Parents, consent is super important — even if that consent belongs to someone as young as five years old.
Growing up, I don't think I was ever taught about consent. My school didn't teach me about consent in sex education and my parents definitely didn't teach me about consent when we had the dreaded "birds and the bees" talk. Thankfully, things are changing. More and more, kids are being taught about consent, that their bodies are theirs, and they have the right to say no. Despite all this progress we've made, it appears that we throw out all this learning when the holidays come around. Think about it. How many times have you forced your child to hug or kiss someone when they didn't want to? Sure, we want our kids to be polite, but that shouldn't come at the cost of their own autonomy.
Now, I know what you're thinking. "My daughter is five! She surely can't consent!" Well... That's probably what a sexual predator thinks too. How is your child supposed to apply the learnings they've gained about consent if their own parents don't care about whether they want to give a hug or not? Usually, a child's ability to say no is revoked by the people they most respect or look up to, their own family members. Besides, it's pretty paradoxical to tell your children that they have the right to say no without respecting that very principle as their parent.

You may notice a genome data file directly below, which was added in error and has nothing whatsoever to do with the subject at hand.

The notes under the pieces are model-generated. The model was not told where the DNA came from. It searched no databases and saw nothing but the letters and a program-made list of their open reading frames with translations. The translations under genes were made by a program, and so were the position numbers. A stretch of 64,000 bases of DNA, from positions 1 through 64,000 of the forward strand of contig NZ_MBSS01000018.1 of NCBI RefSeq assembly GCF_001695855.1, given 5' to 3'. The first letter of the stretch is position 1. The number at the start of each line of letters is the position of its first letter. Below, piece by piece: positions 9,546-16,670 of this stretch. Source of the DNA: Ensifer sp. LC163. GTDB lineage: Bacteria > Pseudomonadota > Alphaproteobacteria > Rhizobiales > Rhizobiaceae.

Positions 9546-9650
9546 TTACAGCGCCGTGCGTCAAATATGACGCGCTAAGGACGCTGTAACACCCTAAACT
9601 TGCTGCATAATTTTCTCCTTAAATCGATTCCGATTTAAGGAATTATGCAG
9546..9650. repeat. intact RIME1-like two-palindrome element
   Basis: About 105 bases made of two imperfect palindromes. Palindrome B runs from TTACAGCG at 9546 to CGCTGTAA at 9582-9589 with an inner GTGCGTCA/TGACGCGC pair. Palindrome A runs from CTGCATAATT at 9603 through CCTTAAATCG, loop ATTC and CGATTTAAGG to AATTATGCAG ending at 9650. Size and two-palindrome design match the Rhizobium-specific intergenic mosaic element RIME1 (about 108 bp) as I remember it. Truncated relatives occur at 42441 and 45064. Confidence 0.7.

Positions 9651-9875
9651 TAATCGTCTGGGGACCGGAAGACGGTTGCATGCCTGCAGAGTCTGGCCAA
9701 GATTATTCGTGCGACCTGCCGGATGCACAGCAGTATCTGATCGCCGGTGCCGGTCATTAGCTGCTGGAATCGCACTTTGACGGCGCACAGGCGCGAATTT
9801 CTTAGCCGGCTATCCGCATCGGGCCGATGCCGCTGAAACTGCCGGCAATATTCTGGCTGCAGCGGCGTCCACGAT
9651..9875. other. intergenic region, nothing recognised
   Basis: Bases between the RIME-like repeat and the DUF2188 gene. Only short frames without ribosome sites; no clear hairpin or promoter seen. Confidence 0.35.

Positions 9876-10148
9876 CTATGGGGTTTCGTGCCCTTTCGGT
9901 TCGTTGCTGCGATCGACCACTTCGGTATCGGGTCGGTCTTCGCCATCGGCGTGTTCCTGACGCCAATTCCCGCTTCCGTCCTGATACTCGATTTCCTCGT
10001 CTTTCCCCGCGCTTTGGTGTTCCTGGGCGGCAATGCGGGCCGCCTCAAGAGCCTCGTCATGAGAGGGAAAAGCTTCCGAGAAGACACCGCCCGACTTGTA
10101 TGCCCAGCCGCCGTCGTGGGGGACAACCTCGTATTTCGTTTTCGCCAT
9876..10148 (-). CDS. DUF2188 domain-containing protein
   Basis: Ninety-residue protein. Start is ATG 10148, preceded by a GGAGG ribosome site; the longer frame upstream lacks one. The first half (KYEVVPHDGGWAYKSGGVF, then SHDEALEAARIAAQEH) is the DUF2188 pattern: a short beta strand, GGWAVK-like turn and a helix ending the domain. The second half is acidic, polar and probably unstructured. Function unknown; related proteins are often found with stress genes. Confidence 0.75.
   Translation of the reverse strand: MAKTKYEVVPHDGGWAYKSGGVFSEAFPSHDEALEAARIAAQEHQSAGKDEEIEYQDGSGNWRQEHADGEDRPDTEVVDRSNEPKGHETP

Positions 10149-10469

The problem lies in our need to be "polite." If you're a woman, you've probably faced this issue as an adult. How many times have you simply went along with a hug or kiss when you didn't want to all because you wanted to be polite, so as to not anger someone, hurt their ego, or put yourself in danger? It is this very reasoning we teach our children when we tell them to hug a family member out of the need to be polite or follow arbitrary rules of social conduct. Believe it or not, this is the kind of conditioning that influences your kids' self-confidence and negates their bodily autonomy.
Therefore, this holiday season, instead of forcing your children to interact with people they don't want to, stick up for them. Tell the adults that they simply have to deal with not receiving a kiss or a hug from your young child. After all, why is it so difficult for adults, who should already understand that not-so-difficult concept of consent by the way, to accept a simple "no" from your child? Honor your child's feelings now and they will learn how to stand their ground when they get older and, unfortunately, have to interact with people who tell them they don't need to respect your child's personal space. It all starts at home.